Zohra Opoku is a German/Ghanaian multidisciplinary artist living and working in Accra. With a keen and disciplined eye for textile and design, Opoku employs installation, sculpture, and photography at the helm of her practice. She conceptualizes West African traditions, spirituality, the thread of family lineage as they relate to self authorship and the politics of her hybrid identity. A globalized social consumption and the commodification of all things African are a driving force in what she sees as the nemesis of her thesis, and the relevance of cultural credentials within this state of being.
You are described as a German/Ghanaian artist and were educated in Hamburg, how do you combine the influences in your work?
My ethnic and national makeup – or in other words, my identity – is not a description, it is actual.
My experience enroots my aesthetic practice into sculptural modules, which can be seen as my [in] direct social commentary. An example of this can be seen in big scale installations of second-hand clothes (imported from Germany to Ghana), which were displayed in central Accra. I also employ metaphors of repetition and disguise in my portrait and self-portrait series, as form of exercise, which explores belonging to, or, blending in to a new environment.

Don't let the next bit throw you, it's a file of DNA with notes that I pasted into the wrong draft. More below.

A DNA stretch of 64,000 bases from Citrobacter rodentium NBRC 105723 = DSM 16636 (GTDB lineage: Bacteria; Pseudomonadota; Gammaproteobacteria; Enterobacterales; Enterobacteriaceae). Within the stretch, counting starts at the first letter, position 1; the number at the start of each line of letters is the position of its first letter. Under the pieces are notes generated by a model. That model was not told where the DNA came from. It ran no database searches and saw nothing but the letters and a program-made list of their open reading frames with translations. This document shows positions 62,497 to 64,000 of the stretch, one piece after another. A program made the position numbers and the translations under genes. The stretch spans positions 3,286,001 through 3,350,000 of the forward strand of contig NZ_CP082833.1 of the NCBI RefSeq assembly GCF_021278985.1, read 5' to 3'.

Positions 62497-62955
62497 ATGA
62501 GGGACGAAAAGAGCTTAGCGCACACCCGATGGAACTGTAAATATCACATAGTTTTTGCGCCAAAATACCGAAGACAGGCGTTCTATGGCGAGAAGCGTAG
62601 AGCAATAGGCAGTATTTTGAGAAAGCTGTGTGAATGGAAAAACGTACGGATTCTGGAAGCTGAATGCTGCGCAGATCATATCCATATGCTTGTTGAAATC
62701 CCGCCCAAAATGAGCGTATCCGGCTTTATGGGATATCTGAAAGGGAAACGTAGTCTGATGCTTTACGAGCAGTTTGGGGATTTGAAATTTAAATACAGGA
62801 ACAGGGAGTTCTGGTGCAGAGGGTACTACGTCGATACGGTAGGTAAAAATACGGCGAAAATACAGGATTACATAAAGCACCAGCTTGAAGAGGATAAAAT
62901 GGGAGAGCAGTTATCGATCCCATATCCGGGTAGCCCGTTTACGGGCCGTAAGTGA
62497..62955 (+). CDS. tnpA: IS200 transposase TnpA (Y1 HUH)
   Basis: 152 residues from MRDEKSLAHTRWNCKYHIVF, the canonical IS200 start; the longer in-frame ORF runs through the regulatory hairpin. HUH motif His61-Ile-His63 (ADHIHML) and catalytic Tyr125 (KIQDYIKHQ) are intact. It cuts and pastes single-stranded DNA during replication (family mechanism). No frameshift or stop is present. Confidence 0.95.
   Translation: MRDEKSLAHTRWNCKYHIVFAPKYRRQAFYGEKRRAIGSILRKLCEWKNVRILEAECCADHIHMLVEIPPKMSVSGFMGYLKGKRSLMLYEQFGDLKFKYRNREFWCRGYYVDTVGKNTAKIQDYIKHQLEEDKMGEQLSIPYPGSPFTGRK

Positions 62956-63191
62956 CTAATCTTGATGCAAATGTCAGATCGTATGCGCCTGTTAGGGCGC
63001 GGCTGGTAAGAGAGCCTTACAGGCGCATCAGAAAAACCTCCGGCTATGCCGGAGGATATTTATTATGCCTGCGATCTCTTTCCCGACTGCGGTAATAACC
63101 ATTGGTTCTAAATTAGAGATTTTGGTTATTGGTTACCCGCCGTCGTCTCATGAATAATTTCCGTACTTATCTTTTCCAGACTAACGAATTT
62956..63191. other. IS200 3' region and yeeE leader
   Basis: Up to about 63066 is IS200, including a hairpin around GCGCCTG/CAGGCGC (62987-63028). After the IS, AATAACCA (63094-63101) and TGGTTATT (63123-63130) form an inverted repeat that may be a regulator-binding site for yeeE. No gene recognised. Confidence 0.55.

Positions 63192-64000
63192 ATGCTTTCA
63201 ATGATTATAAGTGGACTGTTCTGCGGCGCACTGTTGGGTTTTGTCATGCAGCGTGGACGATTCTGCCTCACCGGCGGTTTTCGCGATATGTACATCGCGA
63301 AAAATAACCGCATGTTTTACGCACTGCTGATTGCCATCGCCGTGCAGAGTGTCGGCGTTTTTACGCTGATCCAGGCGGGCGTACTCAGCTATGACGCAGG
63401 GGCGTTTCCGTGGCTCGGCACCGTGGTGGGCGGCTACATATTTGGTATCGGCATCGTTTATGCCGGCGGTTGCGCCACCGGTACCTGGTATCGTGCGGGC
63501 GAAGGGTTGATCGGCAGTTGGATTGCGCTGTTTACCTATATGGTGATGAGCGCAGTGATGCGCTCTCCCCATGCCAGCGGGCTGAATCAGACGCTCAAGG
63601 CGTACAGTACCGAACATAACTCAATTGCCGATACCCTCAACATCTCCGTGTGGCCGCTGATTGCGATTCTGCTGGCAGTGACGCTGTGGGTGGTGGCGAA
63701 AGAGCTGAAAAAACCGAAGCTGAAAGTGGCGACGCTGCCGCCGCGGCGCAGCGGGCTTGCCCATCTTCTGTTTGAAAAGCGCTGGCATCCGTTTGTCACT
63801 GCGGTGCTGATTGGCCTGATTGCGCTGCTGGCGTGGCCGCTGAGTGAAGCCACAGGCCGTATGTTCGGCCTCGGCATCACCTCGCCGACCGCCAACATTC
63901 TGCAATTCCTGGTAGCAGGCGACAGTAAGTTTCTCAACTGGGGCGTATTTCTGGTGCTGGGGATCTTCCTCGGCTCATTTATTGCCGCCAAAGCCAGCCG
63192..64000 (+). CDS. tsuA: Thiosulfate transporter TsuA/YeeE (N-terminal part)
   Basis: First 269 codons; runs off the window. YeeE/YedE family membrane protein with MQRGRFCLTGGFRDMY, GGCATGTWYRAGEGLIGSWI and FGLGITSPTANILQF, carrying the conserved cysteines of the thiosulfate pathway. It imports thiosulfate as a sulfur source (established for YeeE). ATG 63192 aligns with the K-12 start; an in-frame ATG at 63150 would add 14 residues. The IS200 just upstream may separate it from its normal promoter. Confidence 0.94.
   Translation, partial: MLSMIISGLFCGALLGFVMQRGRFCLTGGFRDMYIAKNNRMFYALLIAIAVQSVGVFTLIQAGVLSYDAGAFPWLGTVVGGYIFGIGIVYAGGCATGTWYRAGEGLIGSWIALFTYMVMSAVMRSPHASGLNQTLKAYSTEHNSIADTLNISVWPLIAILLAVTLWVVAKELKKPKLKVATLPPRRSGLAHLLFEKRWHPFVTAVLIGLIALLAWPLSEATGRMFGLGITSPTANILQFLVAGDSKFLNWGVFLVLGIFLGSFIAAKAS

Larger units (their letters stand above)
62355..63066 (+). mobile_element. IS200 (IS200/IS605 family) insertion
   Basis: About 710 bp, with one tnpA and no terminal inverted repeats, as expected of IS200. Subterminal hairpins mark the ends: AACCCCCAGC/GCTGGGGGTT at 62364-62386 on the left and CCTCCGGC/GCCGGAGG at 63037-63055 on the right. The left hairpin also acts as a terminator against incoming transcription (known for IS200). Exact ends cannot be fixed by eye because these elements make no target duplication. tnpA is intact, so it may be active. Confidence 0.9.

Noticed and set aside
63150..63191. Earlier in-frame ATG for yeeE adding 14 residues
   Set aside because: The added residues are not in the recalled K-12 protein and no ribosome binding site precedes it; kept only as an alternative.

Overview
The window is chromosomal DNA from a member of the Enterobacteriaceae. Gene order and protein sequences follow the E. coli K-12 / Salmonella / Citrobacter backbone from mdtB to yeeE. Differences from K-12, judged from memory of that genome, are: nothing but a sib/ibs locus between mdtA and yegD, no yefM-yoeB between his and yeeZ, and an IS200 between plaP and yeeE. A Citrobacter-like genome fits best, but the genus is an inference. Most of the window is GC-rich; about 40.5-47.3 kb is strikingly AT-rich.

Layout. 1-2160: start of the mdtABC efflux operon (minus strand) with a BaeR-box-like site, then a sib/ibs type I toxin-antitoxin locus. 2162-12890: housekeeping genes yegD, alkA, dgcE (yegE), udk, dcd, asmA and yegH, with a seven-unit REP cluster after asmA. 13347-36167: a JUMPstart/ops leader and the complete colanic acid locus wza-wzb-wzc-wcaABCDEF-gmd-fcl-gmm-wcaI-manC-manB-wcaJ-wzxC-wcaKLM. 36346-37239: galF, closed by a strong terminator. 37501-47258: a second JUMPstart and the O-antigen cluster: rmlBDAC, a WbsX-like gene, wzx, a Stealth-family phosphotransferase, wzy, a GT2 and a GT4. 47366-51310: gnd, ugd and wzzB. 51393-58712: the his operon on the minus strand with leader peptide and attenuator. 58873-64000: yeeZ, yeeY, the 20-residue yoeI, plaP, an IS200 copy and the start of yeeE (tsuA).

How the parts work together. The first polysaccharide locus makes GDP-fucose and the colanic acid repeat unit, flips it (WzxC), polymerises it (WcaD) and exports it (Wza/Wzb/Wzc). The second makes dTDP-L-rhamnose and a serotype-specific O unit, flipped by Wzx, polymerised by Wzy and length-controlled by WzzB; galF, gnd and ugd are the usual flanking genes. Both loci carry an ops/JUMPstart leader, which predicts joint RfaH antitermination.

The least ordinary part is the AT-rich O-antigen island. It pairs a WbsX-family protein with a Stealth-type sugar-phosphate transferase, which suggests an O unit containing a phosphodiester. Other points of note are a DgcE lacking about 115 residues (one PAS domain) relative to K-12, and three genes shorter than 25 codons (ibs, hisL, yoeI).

You earned a MA in Fashion but are better known for your work in photography. Why the transition from fashion to photography and how does it influence your current practice?
Basically, the art school I attended taught all practices, my classmates were photographers, painters, textile designers etc. When I started studying, designing and drawing came very naturally to me, because I was a little obsessed with it during my teenage years. It was actually during my studies that I discovered photography. I would spend the same amount of time in a darkroom as I would spend draping mannequins in class. During and after graduation, I had the chance to work in exciting places in the fashion industry. Although, I have never been fulfilled in the role fashion plays as a means of artistic expression, which is seen more as a business rather than deep reflection of a cultural development. At the same time, fashion for me has such a transformative power, it is one of the most accessible forms of self-identification and really became the starting point of expression in my art. In the past and in my current practice, where I explore the ability to direct our identity, textiles feel like the perfect vehicle with which identity can be performed. It is the outcome of my research on how fashion, trends and clothes traditions are related to a cultural identity that I then perform in my photographs, video, sculptures and installations.